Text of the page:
3. Severe lower back pain is scary; just ask Mrs P. Just watching her get out of the car I she was in trouble; she had a slipped disc at L4 making her lean towards the opposite side; luckily she had no pain in the leg. Despite family pressure that this was far too severe for a chiropractor, she persevered. Within five days she was standing upright, and after two weeks almost painfree. 

Despite a hectic job, she wisely took my advice and stayed home for what I call exercising bed rest.

4. Mr S has had lower back, groin and back of thigh and calf pain for fourth months.

He has a pincer deformity in the hip causing the stabs in the groin, and a degenerative facet causing the sciatica. Both are responding well to chiropractic and he's well pleased; sixty five percent better after three treatments.

5. Mr T is a wise man; he's taken a warning TIA seriously and has lost 15 pounds, and has at least as much again to lose. A change to a low starch diet and half hour daily walk has made the difference; but the walking is making his foot and back miserable. The expensive orthotic is hopeless; luckily his hips and back are fine, but he needs a simple heel lift.

6. I too have had serious lower back issues, luckily fixed by my own chiropractor; so I too have to do my exercises, take care when lifting supers full of honey, gardening and using the chainsaw. Regaining the function of your spine is just as important as the pain.

7. My own granddaughter, only 7 is hypermobile giving her pelvic, knee and ankle issues. Xrays show a mildly dysplastic hip. Years ago we would have called it growing pains. She too regularly needs chiropractic care and luckily responds well. Increased range of motion is more difficult than too stiff in my opinion. Our care is for kids too.

8. This 65 year old lady is a serious gardener; every day she is bending, lifting and digging for 2 to 3 hours a day. It regularly catches her in the sacroiliac joint, so she has a treatment once a month that sorts it out. She does her lower back exercises faithfully.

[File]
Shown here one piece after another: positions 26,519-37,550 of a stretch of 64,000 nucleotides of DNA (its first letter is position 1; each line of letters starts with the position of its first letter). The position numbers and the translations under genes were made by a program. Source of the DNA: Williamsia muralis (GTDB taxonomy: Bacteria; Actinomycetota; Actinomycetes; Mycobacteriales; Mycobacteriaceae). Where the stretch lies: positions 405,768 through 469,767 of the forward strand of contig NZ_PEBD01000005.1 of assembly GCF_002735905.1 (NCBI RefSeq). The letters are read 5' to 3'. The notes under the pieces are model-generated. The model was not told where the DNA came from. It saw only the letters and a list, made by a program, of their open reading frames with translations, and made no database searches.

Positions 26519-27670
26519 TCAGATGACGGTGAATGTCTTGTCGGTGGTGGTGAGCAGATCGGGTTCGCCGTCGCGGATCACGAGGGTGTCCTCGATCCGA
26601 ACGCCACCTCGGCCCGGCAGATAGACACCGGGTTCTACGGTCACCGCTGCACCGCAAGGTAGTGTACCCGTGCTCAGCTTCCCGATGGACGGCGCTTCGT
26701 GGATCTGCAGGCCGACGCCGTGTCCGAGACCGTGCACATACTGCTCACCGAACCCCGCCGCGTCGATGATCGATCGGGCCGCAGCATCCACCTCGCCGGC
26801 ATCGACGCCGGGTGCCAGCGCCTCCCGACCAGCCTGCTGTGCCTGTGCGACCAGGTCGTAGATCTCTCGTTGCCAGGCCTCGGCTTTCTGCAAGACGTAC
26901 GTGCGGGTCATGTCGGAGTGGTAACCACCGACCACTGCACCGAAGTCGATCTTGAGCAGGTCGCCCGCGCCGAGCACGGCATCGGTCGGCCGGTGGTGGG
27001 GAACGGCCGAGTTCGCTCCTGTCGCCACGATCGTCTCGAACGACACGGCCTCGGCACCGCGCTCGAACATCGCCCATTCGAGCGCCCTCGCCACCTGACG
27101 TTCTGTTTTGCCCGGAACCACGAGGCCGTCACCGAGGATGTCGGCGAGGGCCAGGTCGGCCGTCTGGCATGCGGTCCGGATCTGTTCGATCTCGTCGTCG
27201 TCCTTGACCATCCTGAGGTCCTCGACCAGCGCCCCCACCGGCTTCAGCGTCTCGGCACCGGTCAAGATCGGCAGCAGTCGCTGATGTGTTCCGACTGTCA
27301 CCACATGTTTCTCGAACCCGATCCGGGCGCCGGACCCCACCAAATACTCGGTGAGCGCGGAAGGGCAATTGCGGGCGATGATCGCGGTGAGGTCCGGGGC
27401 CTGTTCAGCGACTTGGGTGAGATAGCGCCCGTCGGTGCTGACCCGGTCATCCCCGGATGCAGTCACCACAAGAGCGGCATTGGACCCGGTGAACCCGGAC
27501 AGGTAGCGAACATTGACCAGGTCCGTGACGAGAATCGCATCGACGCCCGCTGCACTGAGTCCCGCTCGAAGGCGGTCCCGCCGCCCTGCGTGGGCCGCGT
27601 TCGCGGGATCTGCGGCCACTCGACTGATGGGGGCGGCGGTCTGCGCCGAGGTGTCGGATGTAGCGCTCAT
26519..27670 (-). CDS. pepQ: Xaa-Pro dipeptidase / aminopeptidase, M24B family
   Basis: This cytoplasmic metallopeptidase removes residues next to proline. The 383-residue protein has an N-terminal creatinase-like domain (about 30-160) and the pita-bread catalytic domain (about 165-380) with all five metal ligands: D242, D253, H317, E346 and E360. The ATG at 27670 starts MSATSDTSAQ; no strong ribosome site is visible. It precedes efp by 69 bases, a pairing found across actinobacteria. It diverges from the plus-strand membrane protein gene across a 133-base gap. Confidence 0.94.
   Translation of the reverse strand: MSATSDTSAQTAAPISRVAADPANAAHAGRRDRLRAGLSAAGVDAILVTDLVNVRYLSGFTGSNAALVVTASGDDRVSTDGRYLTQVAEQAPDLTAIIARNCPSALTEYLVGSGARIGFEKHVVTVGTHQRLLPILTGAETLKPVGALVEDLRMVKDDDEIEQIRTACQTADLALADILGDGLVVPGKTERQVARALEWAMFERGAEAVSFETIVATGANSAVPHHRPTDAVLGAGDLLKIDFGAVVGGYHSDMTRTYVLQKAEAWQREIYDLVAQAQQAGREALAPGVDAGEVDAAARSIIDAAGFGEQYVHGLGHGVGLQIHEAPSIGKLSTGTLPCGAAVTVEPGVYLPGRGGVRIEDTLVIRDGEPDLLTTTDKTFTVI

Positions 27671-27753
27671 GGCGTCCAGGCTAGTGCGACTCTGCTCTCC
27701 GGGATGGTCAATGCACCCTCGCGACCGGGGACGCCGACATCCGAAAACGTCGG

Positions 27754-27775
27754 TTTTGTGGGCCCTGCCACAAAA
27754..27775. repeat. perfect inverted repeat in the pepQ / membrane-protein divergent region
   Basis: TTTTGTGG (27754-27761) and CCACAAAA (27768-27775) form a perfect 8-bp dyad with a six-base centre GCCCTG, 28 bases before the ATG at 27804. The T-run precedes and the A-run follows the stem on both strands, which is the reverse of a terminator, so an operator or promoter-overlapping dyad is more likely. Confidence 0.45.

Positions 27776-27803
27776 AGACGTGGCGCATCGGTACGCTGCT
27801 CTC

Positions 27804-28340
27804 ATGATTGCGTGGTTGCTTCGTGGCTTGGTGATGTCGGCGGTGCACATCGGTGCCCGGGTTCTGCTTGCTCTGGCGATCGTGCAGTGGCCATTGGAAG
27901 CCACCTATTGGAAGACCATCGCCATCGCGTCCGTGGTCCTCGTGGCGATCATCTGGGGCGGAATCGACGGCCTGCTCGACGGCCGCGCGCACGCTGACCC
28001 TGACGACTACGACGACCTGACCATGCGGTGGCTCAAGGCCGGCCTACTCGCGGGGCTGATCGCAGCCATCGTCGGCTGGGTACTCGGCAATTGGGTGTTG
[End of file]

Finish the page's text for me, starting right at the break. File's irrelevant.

9. This 88 year old lady is an inspiration; every day she is busy in the community. With a nasty scoliosis she manages very well with a chiropractic adjustment every six weeks and exercises faithfully done.  

10. Mr X is a 71 year old retired man who wants to continue with maintenance care every six to eight weeks; he had suffered from two years of lower back pain when he first came a year ago. He has no discomfort now after 8 chiropractic treatments, but is aware that danger lurks.

11. Mrs C has been having severe headaches, and taking a lot of analgesics. It's a non complicated upper cervical facet syndrome, and she's doing well.

12. Mr D is a 38 old year man with chronic shoulder pain after a rotator cuff tear playing cricket. It responded well to treatment, but he knows he must do his exercises every day; for two years he couldn't sleep on that shoulder.

13. Mr D, a 71 year old man, has a severe ache in the shoulder and midback since working above his head. Trapped nerve tests are negative but he has advanced degenerative joints of Luschka; after just two treatments he is 50 percent better. Can we reach 90?

And so the day goes; chiropractors shouldn't be treating the elderly most medical sites state but that's so much bunkum.

Have a problem that's not getting better? Looking for a different slant on your pain? Want to pose a question?

Interesting questions from visitors

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Greetings, Dr B.
You helped me quite some time back with a soothing and professional response which turned out to be exactly correct. I now consult a local chiropractor. You write a superb newsletter, too.